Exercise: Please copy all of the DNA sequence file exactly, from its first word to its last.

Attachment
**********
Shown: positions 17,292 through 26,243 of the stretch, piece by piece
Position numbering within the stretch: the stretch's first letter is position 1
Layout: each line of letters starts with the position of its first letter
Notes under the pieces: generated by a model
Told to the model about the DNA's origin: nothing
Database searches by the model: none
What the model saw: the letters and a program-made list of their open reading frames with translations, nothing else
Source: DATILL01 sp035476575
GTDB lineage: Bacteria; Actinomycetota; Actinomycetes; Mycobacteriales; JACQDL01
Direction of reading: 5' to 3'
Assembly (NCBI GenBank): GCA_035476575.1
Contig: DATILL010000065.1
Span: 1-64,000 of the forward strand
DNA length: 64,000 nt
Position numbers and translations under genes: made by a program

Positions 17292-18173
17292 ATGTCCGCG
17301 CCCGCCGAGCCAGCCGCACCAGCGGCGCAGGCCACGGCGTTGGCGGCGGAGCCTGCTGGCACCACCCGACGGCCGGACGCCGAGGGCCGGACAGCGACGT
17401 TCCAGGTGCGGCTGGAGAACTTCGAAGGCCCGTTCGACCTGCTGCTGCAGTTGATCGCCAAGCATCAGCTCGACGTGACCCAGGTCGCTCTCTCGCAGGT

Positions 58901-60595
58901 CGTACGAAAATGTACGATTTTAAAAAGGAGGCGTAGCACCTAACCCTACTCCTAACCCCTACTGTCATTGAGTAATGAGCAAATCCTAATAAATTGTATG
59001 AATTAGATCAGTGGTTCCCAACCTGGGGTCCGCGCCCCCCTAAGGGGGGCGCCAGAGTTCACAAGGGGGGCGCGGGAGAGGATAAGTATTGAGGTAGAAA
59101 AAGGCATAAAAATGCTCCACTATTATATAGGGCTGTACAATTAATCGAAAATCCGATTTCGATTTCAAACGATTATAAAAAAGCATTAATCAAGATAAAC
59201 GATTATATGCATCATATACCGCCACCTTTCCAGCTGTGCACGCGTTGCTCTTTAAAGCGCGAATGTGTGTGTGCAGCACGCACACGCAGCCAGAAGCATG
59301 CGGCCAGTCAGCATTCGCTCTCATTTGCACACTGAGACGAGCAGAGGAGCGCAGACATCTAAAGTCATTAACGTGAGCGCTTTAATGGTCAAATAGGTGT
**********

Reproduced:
Shown: positions 17,292 through 26,243 of the stretch, piece by piece
Position numbering within the stretch: the stretch's first letter is position 1
Layout: each line of letters starts with the position of its first letter
Notes under the pieces: generated by a model
Told to the model about the DNA's origin: nothing
Database searches by the model: none
What the model saw: the letters and a program-made list of their open reading frames with translations, nothing else
Source: DATILL01 sp035476575
GTDB lineage: Bacteria; Actinomycetota; Actinomycetes; Mycobacteriales; JACQDL01
Direction of reading: 5' to 3'
Assembly (NCBI GenBank): GCA_035476575.1
Contig: DATILL010000065.1
Span: 1-64,000 of the forward strand
DNA length: 64,000 nt
Position numbers and translations under genes: made by a program

Positions 17292-18173
17292 ATGTCCGCG
17301 CCCGCCGAGCCAGCCGCACCAGCGGCGCAGGCCACGGCGTTGGCGGCGGAGCCTGCTGGCACCACCCGACGGCCGGACGCCGAGGGCCGGACAGCGACGT
17401 TCCAGGTGCGGCTGGAGAACTTCGAAGGCCCGTTCGACCTGCTGCTGCAGTTGATCGCCAAGCATCAGCTCGACGTGACCCAGGTCGCTCTCTCGCAGGT

Positions 58901-60595
58901 CGTACGAAAATGTACGATTTTAAAAAGGAGGCGTAGCACCTAACCCTACTCCTAACCCCTACTGTCATTGAGTAATGAGCAAATCCTAATAAATTGTATG
59001 AATTAGATCAGTGGTTCCCAACCTGGGGTCCGCGCCCCCCTAAGGGGGGCGCCAGAGTTCACAAGGGGGGCGCGGGAGAGGATAAGTATTGAGGTAGAAA
59101 AAGGCATAAAAATGCTCCACTATTATATAGGGCTGTACAATTAATCGAAAATCCGATTTCGATTTCAAACGATTATAAAAAAGCATTAATCAAGATAAAC
59201 GATTATATGCATCATATACCGCCACCTTTCCAGCTGTGCACGCGTTGCTCTTTAAAGCGCGAATGTGTGTGTGCAGCACGCACACGCAGCCAGAAGCATG
59301 CGGCCAGTCAGCATTCGCTCTCATTTGCACACTGAGACGAGCAGAGGAGCGCAGACATCTAAAGTCATTAACGTGAGCGCTTTAATGGTCAAATAGGTGT